And they are pivotal human experiences. A process so ubiquitous and everlasting is evidently an integral part of life. "There is indeed one element in human destiny," Robert Louis Stevenson writes, "that not blindness itself can controvert. Whatever else we are intended to do, we are not intended to succeed; failure is the fate allotted." (He adds with characteristic healthy-mindedness: "Our business is to continue to fail in good spirits.") And our nature being thus rooted in failure, is it any wonder that theologians should have held it to be essential, and thought that only through the personal experience of humiliation which it engenders the deeper sense of life's significance is reached?
From William James, The Sick Soul: Failure or Vain Success of Everyday Life, in Chapters VI and VII of The Varieties of Religious Experience (1902). Cf., Robert Frost, "The Fear of God," especially its caution to those who "rise from Nowhere up to Somewhere" of the need to "Stay unassuming" and to "keep repeating to yourself/ You owe it to an arbitrary god/ Whose mercy to you rather than to others/ Won’t bear too critical examination...." Methinks -- and I'm just riffing right now -- that the greatness of the Common Law is wholly or in great part attributable to, inter alia, the willingness of its secular priests a) to stride the boundary between rigid devotion to the past and naive belief that all change is good, b) to practice a Jamesian-Holmesian pragmatism, learning both from past experimentation and from ongoing experimentation and the inevitable failure that accompanies it, and c) to value that which works without embracing the unprincipled utilitarianism which is Fascism. Methinks, also, that in view of the pervasiveness and democratic equality of failure and of its importance to the human condition and to our success as a species, might we expect too much of judges in literally expecting them to be perfect and never to fail? And how good a judge is The Perfect Man who has never failed and never had the soul-stretching pain and pleasure of learning from failure?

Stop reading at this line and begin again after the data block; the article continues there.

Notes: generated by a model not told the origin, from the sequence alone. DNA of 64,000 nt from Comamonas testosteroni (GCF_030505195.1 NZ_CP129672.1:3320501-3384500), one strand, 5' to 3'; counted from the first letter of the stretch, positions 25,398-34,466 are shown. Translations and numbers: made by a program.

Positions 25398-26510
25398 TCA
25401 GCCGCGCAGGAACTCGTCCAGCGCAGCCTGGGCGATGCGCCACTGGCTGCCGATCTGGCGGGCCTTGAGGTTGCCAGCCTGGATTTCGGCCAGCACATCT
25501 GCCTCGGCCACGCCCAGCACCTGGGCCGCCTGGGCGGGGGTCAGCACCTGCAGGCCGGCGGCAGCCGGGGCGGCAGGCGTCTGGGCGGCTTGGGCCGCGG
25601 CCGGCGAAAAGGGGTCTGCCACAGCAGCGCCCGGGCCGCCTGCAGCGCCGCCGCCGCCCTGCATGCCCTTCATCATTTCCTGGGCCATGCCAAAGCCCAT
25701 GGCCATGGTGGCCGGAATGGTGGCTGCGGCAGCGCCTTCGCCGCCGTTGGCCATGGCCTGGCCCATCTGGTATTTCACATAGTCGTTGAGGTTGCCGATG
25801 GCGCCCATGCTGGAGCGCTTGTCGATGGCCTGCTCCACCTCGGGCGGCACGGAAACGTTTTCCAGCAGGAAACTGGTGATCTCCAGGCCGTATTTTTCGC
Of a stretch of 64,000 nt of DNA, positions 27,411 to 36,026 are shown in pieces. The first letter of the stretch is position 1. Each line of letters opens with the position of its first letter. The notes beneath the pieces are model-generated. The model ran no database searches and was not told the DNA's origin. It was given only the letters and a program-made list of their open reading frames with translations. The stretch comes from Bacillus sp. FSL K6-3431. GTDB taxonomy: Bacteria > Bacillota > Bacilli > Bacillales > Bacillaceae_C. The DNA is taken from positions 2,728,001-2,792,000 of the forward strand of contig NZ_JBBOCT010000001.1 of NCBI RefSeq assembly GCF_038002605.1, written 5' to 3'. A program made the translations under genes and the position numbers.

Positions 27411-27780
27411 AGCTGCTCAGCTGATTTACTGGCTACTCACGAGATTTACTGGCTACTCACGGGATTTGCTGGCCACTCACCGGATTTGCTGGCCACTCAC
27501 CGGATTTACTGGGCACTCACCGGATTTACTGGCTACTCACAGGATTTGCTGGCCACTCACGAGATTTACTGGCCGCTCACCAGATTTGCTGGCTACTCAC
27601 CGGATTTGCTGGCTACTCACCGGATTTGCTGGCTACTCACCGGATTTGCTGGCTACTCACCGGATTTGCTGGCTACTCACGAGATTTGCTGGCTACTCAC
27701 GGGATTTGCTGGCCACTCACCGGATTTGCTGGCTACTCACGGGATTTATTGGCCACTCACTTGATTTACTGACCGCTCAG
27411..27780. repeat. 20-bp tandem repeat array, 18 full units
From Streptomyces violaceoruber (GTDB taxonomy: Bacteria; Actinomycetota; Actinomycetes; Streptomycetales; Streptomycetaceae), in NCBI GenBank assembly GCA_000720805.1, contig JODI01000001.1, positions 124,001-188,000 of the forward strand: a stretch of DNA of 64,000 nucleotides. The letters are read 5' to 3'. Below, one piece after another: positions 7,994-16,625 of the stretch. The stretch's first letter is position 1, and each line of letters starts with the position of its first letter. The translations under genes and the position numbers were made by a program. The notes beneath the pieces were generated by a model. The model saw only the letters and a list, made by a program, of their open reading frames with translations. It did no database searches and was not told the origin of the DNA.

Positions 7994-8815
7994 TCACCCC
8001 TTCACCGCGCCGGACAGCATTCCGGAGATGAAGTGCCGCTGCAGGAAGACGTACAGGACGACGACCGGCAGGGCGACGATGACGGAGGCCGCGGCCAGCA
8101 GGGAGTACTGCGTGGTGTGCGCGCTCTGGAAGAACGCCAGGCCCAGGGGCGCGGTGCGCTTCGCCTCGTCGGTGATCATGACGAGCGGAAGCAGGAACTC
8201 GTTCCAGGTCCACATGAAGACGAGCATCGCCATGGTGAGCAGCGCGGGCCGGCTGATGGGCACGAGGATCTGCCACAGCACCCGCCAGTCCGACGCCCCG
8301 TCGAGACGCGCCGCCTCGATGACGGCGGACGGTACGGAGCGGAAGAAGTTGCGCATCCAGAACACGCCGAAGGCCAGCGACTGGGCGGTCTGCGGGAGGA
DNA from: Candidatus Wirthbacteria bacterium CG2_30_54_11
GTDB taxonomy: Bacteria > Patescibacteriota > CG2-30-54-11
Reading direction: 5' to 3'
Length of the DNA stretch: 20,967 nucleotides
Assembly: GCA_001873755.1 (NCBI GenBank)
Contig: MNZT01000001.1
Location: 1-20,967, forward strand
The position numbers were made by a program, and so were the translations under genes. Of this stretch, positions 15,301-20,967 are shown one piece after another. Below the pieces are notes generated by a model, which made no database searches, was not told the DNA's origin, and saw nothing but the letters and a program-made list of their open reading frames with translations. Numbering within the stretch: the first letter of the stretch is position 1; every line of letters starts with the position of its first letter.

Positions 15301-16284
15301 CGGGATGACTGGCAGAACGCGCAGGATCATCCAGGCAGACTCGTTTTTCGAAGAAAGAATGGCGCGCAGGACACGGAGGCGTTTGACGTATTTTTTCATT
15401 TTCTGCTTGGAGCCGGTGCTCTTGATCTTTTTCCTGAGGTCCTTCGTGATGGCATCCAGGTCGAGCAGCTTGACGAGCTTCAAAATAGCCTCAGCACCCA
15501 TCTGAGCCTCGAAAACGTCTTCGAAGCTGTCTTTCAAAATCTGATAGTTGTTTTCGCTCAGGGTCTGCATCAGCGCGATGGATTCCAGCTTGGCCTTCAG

Judge Wattson's amazing courthouse adventure. "A power outage forced the evacuation of the Milwaukee County Courthouse just after 3:30 p.m. Monday ...The county decided to close the building for the rest of the day, since the outage happened so close to the building's regular closing time...." More (Milwaukee Channel 05.15.2006). Comment. Judge Watt Wattson, with earphones connected to his "Judicial Black Special Edition I-Pod," was last seen stutter-stepping his way, Gene-Kelly-style, past the fuse box and out a quick-exit side door on his way to an afternoon golf outing. "Two can play this game, Poseidon," he was heard rapping. Earlier. Judge Poseidon's Amazing Courthouse Adventure.
Defendant says he killed judges on orders from Allah. "JMB supremo Abdur Rahman facing trial in the judges murder case yesterday claimed in the court that he should be rewarded for abiding by the instruction of Allah...." More (The Daily Star - Bangladesh 05.15.2006).